Nearly half of the Europe is currently baking in scorching heat as a mass of really hot air moving in from the Sahara desert is slowly engulfing the continent. With temperatures expected to hit as much as 45 degrees Celsius later this week (113 degrees Fahrenheit) some desperate measures need to be taken.
According to Bloomberg, the hot air now lingering over most of Western Europe has forced German authorities to get involved and place temporary speed limits on portions of the Autobahn, the famous highway system that here and there lets you drive as fast as you like.
As per the source, there are now limitations in place forcing motorists to drive as slow as 100 km/h (62 mph). The decision was taken because the extreme heat could affect the quality of the road surface and endanger everyone on it.
More specifically, something the Germans are calling blow-ups occurs: the road surface expands because of the heat, pressing against itself until it bursts like a bubble.
Such occurrences were seen in several locations across the country. No reports of accidents or injuries were yet reported.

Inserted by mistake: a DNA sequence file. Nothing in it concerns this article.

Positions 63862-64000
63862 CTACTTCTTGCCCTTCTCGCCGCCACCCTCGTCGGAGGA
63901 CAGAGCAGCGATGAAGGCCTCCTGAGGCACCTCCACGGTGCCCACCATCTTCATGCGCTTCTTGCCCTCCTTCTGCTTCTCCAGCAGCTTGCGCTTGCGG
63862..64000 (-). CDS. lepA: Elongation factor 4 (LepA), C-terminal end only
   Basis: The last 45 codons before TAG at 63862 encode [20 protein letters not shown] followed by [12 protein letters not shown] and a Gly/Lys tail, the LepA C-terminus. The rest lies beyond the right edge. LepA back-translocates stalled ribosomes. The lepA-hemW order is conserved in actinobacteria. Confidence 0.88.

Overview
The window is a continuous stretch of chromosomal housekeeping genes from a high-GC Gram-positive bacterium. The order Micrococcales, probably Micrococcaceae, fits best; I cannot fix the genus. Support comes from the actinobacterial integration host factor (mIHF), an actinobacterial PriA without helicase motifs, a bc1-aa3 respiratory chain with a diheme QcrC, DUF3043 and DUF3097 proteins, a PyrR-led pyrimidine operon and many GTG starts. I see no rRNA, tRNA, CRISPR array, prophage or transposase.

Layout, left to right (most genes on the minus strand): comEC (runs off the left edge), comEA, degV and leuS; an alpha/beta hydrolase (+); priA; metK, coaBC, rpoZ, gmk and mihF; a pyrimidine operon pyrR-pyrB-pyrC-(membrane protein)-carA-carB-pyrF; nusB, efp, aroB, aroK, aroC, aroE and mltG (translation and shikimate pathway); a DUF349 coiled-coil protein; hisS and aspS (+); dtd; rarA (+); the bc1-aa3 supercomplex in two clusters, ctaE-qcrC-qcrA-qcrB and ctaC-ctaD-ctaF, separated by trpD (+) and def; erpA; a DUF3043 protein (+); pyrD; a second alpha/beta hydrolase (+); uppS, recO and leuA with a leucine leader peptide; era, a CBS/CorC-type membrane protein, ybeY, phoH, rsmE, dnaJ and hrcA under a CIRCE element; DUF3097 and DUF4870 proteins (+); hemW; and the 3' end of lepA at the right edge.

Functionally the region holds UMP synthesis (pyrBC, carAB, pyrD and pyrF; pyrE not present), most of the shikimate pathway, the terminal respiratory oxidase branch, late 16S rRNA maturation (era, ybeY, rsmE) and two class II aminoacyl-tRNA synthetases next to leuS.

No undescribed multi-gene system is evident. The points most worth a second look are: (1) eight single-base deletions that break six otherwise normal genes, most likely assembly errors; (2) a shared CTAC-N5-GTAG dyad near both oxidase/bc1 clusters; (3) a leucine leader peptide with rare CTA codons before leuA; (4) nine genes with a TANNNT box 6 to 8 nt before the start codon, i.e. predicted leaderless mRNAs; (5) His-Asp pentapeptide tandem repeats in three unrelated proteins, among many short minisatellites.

Europeans are not used to the extreme heat coming their way. Although throughout the years similar waves were reported, such events are rare.
The worst people there experienced was in 2003, when the hottest summer in centuries was recorded. It’s unclear to this day how many people died as a result, but estimates place the death toll to anywhere between 50,000 and 70,000.
Germany faced similar conditions last year, when a severe drought crippled rive shipping on the Rhine.This year, the country is already experiencing the hottest June on record.
“At our local Potsdam station, operating since 1893, we’re set to break the past June record by about 2C,” Stefan Rahmstorf from the Potsdam Institute for Climate Impact Research said in a tweet.